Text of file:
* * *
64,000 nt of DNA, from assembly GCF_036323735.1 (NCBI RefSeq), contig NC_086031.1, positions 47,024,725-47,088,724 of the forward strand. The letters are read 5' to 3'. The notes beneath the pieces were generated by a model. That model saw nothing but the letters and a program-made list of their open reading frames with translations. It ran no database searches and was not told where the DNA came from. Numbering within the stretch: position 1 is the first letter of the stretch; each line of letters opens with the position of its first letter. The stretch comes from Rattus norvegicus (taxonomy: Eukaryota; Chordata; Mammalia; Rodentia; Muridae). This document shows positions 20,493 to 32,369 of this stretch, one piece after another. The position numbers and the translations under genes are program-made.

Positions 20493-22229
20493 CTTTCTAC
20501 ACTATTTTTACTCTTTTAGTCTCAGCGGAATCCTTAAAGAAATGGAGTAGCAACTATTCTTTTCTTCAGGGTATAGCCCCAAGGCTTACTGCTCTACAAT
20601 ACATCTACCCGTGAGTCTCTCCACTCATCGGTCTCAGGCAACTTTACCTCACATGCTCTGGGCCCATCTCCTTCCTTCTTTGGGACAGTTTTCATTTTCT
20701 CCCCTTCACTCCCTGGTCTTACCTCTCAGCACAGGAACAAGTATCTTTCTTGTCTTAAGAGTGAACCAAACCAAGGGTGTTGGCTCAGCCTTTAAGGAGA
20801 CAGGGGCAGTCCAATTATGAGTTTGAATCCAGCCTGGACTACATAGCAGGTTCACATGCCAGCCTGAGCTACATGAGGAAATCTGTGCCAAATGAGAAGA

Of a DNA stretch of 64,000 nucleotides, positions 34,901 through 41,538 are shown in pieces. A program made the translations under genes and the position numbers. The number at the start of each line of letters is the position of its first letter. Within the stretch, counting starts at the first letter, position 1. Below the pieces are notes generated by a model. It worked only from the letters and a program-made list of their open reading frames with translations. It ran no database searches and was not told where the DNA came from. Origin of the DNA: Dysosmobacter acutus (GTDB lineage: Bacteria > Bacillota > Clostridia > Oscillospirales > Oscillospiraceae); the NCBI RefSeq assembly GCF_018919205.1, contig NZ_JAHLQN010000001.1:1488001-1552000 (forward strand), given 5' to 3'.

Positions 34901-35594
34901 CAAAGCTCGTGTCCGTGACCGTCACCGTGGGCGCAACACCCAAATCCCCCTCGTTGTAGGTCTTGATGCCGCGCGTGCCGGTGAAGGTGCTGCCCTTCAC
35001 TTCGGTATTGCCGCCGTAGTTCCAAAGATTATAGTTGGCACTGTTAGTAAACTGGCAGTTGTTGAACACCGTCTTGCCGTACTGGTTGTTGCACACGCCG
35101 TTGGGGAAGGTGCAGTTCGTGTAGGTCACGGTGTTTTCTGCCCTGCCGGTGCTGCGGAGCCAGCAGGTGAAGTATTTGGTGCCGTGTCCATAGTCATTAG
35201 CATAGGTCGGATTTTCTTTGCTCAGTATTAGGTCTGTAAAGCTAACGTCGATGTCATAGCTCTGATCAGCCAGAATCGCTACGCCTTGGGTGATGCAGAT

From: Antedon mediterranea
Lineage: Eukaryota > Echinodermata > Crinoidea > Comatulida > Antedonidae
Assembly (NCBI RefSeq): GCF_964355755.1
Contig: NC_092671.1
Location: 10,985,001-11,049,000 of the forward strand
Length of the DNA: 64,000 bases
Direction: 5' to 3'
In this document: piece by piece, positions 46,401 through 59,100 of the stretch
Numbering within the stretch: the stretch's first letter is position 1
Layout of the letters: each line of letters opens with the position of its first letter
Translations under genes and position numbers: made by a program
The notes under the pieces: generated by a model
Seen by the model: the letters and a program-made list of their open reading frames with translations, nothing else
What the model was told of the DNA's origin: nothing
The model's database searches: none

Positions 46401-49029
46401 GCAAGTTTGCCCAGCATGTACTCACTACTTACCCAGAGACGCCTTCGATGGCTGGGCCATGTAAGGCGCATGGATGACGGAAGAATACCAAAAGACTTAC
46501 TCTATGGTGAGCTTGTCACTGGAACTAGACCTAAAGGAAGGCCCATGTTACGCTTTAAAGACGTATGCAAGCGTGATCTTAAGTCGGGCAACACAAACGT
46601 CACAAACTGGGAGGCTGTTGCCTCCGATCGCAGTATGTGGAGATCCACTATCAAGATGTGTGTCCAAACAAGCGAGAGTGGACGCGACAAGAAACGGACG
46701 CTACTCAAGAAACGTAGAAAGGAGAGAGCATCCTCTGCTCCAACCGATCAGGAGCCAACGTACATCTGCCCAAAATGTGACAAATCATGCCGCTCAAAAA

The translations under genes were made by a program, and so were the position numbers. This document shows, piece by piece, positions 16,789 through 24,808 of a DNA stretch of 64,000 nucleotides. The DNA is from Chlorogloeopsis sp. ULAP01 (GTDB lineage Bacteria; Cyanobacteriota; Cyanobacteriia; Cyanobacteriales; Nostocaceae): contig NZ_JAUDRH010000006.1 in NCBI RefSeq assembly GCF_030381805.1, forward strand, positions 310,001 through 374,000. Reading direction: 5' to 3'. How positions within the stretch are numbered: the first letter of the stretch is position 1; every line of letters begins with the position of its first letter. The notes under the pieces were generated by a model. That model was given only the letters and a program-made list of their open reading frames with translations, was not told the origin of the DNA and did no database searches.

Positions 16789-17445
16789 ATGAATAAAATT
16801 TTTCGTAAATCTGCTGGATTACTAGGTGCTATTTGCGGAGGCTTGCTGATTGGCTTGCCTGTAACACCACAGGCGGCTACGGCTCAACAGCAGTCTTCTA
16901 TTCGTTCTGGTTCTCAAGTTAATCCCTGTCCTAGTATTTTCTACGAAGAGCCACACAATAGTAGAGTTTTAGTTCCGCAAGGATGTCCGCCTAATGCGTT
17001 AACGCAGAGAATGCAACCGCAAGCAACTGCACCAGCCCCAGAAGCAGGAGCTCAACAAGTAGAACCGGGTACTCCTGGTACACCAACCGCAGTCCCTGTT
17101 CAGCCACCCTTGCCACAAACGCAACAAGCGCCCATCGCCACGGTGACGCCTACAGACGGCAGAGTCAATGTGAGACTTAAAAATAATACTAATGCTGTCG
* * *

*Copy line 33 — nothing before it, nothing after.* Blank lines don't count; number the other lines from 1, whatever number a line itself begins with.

46701 CTACTCAAGAAACGTAGAAAGGAGAGAGCATCCTCTGCTCCAACCGATCAGGAGCCAACGTACATCTGCCCAAAATGTGACAAATCATGCCGCTCAAAAA